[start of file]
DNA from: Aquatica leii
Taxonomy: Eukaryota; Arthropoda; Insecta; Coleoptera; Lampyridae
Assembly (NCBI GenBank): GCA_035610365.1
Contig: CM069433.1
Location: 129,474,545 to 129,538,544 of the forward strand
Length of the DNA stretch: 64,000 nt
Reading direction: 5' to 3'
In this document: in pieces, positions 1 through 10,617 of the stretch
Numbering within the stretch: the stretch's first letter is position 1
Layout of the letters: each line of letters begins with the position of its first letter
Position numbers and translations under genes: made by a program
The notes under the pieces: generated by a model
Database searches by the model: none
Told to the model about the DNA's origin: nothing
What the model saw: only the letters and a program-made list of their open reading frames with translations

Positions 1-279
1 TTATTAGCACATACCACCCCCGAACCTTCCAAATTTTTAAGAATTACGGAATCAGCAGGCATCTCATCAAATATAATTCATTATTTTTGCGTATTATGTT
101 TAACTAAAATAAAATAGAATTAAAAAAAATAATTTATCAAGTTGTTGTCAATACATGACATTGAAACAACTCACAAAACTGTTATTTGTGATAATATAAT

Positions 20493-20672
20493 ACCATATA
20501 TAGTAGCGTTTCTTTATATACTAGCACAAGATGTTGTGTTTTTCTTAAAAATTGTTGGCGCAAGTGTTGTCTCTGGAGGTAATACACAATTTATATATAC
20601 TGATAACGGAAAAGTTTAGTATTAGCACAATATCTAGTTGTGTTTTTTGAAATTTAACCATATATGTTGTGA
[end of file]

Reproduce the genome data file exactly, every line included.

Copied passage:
DNA from: Aquatica leii
Taxonomy: Eukaryota; Arthropoda; Insecta; Coleoptera; Lampyridae
Assembly (NCBI GenBank): GCA_035610365.1
Contig: CM069433.1
Location: 129,474,545 to 129,538,544 of the forward strand
Length of the DNA stretch: 64,000 nt
Reading direction: 5' to 3'
In this document: in pieces, positions 1 through 10,617 of the stretch
Numbering within the stretch: the stretch's first letter is position 1
Layout of the letters: each line of letters begins with the position of its first letter
Position numbers and translations under genes: made by a program
The notes under the pieces: generated by a model
Database searches by the model: none
Told to the model about the DNA's origin: nothing
What the model saw: only the letters and a program-made list of their open reading frames with translations

Positions 1-279
1 TTATTAGCACATACCACCCCCGAACCTTCCAAATTTTTAAGAATTACGGAATCAGCAGGCATCTCATCAAATATAATTCATTATTTTTGCGTATTATGTT
101 TAACTAAAATAAAATAGAATTAAAAAAAATAATTTATCAAGTTGTTGTCAATACATGACATTGAAACAACTCACAAAACTGTTATTTGTGATAATATAAT

Positions 20493-20672
20493 ACCATATA
20501 TAGTAGCGTTTCTTTATATACTAGCACAAGATGTTGTGTTTTTCTTAAAAATTGTTGGCGCAAGTGTTGTCTCTGGAGGTAATACACAATTTATATATAC
20601 TGATAACGGAAAAGTTTAGTATTAGCACAATATCTAGTTGTGTTTTTTGAAATTTAACCATATATGTTGTGA